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Succession Planning

Don’t forget your own succession plan

Accountants are becoming very familiar with succession planning, and many have established themselves as specialists in this fast-growing area. But it’s important that they aren’t so busy doing succession plans for their clients that they forget to prepare one for their own firm.

Statistics indicate that one in three partners of firms with less than $5 million in annual revenue will turn management of their business over to new hands within the next five years.

For many accountants the value of their practice is their most valuable asset. It’s also the most likely source of the funds that will support their retirement. However, more than three-quarters of accountants replying to a 2004 PCPS poll said they didn’t have a written succession plan in place. Providing for retirement benefits would still pose a challenge for 46% of the firms.

Another survey conducted by the Member Service Group of the Canadian Institute of Chartered Accountants (CICA) found that nearly half of practitioners said they will retire from their businesses within the next ten years — and yet 62% of the respondents either do not have a succession plan or are not sure if they have one. Of those who do have a succession plan, only 22% have one in written form.

“If you’re a sole practitioner, don’t wait to get a plan in place,” says Donald Scholl, a West Chester, Pennsylvania, management consultant to the profession. “While it is rare, some CPAs have needed a plan to manage a practice transition while they were relatively young.”

Who will replace you as the head of the firm?

This is an important question because this person must be able to keep the business running well so that your payouts can be made on schedule. Ideally this person will be someone from within the firm whom you can mentor and nurture in preparation for their replacing you.

Not every accountant has the entrepreneurial drive or management ability to run a practice. The role also requires leadership skills and the ability to deal with clients – a much bigger list of requirements than simply being a competent accounting practitioner.

Writing in the Ohio CPA Journal, Bob Bates, a partner with Crowe Chizek in Indianapolis, Indiana had this to say about leadership transition: “Leadership transition may receive the least attention of the three components of succession, but I view it to be the most critical component.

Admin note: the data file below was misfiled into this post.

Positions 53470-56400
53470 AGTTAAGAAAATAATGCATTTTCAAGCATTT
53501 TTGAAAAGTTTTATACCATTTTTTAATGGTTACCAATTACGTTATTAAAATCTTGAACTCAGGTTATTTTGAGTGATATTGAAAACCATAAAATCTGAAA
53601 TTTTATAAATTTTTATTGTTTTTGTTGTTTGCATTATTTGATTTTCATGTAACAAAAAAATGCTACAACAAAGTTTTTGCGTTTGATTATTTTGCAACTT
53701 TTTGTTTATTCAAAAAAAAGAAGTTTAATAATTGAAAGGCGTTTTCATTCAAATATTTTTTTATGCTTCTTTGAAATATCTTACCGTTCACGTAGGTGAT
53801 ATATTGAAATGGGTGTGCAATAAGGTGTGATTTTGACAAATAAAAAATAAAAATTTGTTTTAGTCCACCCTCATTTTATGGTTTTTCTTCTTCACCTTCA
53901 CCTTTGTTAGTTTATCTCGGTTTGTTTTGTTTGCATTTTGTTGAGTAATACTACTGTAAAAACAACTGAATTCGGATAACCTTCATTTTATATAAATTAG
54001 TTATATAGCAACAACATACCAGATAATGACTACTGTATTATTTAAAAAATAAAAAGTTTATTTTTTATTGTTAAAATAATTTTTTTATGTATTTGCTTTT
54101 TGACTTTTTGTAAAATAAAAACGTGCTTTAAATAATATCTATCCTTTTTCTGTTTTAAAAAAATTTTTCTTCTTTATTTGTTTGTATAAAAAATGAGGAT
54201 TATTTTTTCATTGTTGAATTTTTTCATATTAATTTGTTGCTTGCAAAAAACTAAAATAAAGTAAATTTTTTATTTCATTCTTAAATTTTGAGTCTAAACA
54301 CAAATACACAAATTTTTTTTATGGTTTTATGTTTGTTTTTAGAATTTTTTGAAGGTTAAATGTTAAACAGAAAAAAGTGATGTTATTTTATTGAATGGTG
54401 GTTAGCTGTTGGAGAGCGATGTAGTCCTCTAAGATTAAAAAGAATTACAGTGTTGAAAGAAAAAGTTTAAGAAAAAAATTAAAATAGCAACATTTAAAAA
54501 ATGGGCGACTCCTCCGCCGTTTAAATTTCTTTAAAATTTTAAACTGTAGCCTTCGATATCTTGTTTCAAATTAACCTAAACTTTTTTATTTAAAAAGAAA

“Without leadership for the organization into the future, all the best estate and ownership transition plans may be of little use.”

In November, 1993 Seattle-based accounting firm Moss Adams LLP named Rick Anderson to succeed Robert Bunting as CEO in June 2004, but the process of planning the succession had begun many years before.

Anderson joined Moss Adams in 1973 and rose through the ranks to become the firm’s president and chief operating officer. When he took over as CEO of the tenth largest accounting firm in the U.S. he had already had twenty years of experience with the firm and had been carefully groomed for the top job.

There’s a rule of thumb that says it takes at least five years to prepare a successor to take over the role of heading up a firm. The right person has to first be found, then groomed for the job, and the sooner the hunt begins, the better it will be for your own personal welfare.

Start planning years ahead

Succession isn’t something that can be planned quickly Regardless of the size of your practice, planning should be commenced years ahead of the intended date to be sure you receive the highest possible benefits when you leave the firm.

Quoted in the Journal of Accountancy (March 2002), Jody Davis, CPA who is an authority on small-business succession planning issues, says: “Most small-business owners don’t have an exit strategy. They just don’t want to deal with it until it’s too late–and that’s just as true for small CPA firms.

“Principals should start succession planning sooner rather than later – that is, a minimum of 10 years before a senior partner’s proposed retirement to allow enough time to look at all the transition and funding possibilities.”


Article courtesy of RAN ONE: